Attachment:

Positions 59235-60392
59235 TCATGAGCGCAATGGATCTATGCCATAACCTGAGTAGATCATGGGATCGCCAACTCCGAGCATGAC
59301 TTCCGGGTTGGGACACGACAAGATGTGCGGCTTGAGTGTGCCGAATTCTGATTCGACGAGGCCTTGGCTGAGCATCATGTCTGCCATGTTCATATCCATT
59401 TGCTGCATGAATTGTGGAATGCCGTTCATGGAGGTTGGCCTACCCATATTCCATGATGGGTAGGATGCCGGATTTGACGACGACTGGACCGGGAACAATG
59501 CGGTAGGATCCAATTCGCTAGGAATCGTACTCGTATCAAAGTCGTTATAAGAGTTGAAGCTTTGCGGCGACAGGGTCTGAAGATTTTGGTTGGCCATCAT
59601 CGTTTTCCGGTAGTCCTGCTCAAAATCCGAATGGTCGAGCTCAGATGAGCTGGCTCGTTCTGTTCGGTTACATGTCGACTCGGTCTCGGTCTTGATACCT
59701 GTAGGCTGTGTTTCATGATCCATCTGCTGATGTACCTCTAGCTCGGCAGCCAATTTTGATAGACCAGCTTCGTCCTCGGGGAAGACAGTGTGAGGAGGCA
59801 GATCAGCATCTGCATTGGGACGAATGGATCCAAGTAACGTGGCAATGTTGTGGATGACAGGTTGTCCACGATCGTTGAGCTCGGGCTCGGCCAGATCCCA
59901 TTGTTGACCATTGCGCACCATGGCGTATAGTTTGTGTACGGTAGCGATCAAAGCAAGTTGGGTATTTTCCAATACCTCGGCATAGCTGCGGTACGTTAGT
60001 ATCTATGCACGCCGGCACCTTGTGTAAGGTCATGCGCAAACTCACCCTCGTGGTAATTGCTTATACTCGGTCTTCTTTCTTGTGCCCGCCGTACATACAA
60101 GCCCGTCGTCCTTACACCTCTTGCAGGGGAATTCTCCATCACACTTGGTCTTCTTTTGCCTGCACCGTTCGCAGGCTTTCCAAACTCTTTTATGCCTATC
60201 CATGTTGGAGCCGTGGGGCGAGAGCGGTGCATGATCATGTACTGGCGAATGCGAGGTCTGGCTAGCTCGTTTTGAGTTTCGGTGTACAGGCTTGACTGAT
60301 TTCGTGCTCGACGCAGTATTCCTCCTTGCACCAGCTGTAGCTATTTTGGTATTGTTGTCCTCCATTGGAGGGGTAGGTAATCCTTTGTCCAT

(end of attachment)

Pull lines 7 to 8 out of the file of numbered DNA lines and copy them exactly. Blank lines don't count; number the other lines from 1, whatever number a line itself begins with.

59701 GTAGGCTGTGTTTCATGATCCATCTGCTGATGTACCTCTAGCTCGGCAGCCAATTTTGATAGACCAGCTTCGTCCTCGGGGAAGACAGTGTGAGGAGGCA
59801 GATCAGCATCTGCATTGGGACGAATGGATCCAAGTAACGTGGCAATGTTGTGGATGACAGGTTGTCCACGATCGTTGAGCTCGGGCTCGGCCAGATCCCA